Containers and Waste: Ordering the Unruly?

Main researcher: Daniel Sosna, PhD.
Institute of Ethnology

Waste is a significant phenomenon today, with its own internal contradiction. On the one hand, it is pushed out as an unwanted part of reality not to provoke outrage. On the other hand, it is significantly present as an environmental threat, economic factor and media topic. Waste is a peculiar category that seems to be excluded from the order of things, but at the same time co-creates the classification logic that constitutes the order. Although waste is gradually becoming an important research topic, little attention has been paid to an essential tool that can tame waste: the container. It is an invention that accompanies humanity from the times of food preservation and transport in prehistory to the vision of the future settlement of other planets. Today’s world would be difficult to imagine without containers that allow goods to flow through the arteries of the global economy while facilitating the increasing mobility of waste.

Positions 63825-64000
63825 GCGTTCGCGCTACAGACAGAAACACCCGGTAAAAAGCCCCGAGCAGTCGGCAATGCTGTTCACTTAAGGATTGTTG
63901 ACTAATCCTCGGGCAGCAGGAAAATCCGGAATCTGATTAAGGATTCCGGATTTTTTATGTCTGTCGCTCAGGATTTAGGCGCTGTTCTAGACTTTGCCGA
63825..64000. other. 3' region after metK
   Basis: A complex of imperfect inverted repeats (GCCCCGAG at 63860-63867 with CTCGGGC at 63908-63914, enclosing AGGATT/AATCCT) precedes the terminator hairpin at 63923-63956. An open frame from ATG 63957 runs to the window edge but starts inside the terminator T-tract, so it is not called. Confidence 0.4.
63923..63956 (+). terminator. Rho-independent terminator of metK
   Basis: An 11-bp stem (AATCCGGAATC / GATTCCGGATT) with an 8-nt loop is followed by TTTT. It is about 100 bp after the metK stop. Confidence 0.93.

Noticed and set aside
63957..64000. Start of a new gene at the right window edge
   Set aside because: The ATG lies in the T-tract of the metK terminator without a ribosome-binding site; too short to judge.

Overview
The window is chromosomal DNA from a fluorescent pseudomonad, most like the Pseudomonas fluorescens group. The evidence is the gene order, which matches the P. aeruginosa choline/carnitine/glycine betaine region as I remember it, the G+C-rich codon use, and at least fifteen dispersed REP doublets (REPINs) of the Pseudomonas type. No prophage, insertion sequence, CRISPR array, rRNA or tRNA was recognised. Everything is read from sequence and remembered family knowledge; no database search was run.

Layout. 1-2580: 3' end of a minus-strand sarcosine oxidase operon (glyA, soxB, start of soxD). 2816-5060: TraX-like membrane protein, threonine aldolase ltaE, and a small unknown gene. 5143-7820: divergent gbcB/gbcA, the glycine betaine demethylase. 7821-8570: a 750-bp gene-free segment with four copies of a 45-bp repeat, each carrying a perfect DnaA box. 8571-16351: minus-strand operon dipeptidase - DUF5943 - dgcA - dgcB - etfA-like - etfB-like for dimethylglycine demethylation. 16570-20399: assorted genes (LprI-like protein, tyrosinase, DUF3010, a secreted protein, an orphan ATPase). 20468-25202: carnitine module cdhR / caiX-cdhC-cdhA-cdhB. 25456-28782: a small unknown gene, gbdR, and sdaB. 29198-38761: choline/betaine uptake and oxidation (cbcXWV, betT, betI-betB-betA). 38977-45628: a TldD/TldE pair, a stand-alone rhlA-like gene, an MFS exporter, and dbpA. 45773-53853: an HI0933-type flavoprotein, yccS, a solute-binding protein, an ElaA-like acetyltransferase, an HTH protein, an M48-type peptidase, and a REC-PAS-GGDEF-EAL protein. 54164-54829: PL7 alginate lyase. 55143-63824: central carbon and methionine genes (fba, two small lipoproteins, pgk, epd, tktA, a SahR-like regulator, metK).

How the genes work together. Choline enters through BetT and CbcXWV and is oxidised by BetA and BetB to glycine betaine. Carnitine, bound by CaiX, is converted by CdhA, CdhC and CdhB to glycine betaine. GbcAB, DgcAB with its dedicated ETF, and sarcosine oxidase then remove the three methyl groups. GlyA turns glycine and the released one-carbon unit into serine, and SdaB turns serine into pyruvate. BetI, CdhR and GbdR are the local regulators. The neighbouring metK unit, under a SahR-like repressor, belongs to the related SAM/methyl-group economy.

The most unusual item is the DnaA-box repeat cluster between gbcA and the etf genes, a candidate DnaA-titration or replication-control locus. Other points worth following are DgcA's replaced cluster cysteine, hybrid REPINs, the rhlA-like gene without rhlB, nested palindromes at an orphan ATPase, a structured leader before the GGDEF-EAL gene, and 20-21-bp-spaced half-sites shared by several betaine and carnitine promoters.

The aim of the international workshop is to understand the role of waste containers in creating order and shaping society. The event will enable interdisciplinary discussion between researchers in anthropology, archeology, philosophy and sociology. The following questions provide a framework for the initial discussion: What role do baskets, containers, waste wagons or ferries play in facilitating, maintaining or curbing social transactions? How do containers work as space-time tools? What are the economic and political consequences of leaking container waste in the informal economy or political protest? Where are the limits of the container as a conceptual tool in relation to waste?